Sever’s Disease vs Plantar Fasciitis

Sever’s Disease vs Plantar Fasciitis

Sever’s Disease vs. Plantar Fasciitis

 Severs Disease vs Plantar Fasciitis – Heel pain is a frequent problem, particularly for those who are physically active or spend considerable time on their feet. Various causes can contribute to a painful heel. In some cases, it may be mild and manageable at home by using an ice pack or temporarily pausing your activities for several days.

However, there may be instances when more than just a brief respite is needed. The underlying issue could be an injury, plantar fasciitis or Sever’s disease.

East Gosford Podiatry, as the leading podiatrists on the Central Coast, strives to provide valuable information to help individuals differentiate between various foot and lower limb conditions. Severs Disease and Plantar Fasciitis are two common conditions that cause heel pain and while they share some similarities, there are crucial differences between them.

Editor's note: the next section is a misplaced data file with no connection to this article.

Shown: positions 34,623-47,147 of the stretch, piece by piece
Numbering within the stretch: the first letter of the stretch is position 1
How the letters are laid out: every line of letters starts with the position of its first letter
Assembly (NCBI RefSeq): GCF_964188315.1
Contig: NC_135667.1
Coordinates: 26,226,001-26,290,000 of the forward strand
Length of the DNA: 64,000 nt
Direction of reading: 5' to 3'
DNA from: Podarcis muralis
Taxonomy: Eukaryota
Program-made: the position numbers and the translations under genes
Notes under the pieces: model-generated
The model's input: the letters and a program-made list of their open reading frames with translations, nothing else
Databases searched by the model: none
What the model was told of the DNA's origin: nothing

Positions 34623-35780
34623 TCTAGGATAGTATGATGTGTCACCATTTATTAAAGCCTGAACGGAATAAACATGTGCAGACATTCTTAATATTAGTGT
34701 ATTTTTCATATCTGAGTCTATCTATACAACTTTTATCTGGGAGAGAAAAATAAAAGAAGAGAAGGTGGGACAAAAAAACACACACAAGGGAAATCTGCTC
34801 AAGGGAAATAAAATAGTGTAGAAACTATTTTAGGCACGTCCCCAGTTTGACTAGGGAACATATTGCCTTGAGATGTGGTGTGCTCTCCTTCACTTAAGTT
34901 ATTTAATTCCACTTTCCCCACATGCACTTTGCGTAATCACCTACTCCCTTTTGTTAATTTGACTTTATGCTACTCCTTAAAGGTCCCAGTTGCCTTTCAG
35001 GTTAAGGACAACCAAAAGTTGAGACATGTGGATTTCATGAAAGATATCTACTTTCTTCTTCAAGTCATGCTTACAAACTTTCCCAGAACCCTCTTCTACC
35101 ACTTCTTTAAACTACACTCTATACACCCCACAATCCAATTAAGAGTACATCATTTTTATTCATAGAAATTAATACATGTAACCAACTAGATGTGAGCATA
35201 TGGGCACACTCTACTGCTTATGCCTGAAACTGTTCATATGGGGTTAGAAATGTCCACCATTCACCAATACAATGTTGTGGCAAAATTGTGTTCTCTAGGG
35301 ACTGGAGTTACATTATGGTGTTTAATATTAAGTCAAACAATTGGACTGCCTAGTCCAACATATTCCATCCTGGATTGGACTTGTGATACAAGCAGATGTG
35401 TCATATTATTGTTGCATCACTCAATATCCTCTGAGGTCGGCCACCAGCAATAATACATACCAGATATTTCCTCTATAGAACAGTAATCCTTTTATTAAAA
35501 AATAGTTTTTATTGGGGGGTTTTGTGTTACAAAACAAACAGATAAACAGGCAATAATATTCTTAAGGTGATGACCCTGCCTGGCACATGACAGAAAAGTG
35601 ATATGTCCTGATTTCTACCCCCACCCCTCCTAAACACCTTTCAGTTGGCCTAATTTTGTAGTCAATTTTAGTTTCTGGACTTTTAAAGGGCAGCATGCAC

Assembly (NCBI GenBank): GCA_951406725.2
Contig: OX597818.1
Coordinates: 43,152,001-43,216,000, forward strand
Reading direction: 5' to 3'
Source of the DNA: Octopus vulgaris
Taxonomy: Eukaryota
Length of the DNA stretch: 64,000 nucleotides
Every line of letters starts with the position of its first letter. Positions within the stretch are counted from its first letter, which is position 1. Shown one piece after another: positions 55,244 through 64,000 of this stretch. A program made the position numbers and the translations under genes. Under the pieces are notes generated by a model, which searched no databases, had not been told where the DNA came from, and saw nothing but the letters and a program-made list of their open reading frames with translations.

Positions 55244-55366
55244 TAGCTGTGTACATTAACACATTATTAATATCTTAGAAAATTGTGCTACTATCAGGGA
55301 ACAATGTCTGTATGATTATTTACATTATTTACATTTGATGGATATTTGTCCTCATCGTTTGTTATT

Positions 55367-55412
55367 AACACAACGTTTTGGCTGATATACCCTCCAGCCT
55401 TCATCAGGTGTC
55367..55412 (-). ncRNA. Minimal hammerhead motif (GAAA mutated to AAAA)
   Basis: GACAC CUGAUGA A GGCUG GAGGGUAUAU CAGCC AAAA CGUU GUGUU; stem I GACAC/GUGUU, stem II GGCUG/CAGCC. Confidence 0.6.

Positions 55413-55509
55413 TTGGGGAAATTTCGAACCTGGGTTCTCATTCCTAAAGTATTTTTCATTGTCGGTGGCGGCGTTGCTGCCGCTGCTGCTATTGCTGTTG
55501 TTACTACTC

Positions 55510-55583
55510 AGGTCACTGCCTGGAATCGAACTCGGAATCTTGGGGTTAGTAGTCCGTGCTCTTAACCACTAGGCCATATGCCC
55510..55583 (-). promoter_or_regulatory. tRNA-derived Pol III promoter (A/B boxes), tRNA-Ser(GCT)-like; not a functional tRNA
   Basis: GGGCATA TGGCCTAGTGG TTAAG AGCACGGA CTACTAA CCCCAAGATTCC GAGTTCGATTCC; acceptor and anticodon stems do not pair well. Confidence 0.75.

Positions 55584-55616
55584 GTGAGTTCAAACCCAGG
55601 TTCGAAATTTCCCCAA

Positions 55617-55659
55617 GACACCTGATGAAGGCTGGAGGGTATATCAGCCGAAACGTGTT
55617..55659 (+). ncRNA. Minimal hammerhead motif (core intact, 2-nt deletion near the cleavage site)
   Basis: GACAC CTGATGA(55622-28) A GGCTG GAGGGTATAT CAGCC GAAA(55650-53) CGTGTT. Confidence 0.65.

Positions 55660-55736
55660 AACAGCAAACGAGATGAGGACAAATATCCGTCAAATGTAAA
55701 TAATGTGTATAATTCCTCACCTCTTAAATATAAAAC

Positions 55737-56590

Severs Disease: Overview, Causes, and Symptoms

Severs Disease, also known as calcaneal apophysitis, predominantly affects children and adolescents during growth spurts, typically between the ages of 8 and 15. Although it’s commonly called “Severs Disease,” it isn’t an actual disease, but rather a stress reaction in the growth plate or apophysis of the heel bone (Calcaneus). It occurs when the heel bone (calcaneus) is not fully developed, and the growth plate in the heel experiences repetitive stress from physical activities, resulting in inflammation and pain. Severs Disease symptoms include pain at the back or sides of the heel, which tends to worsen with activity and improve with rest.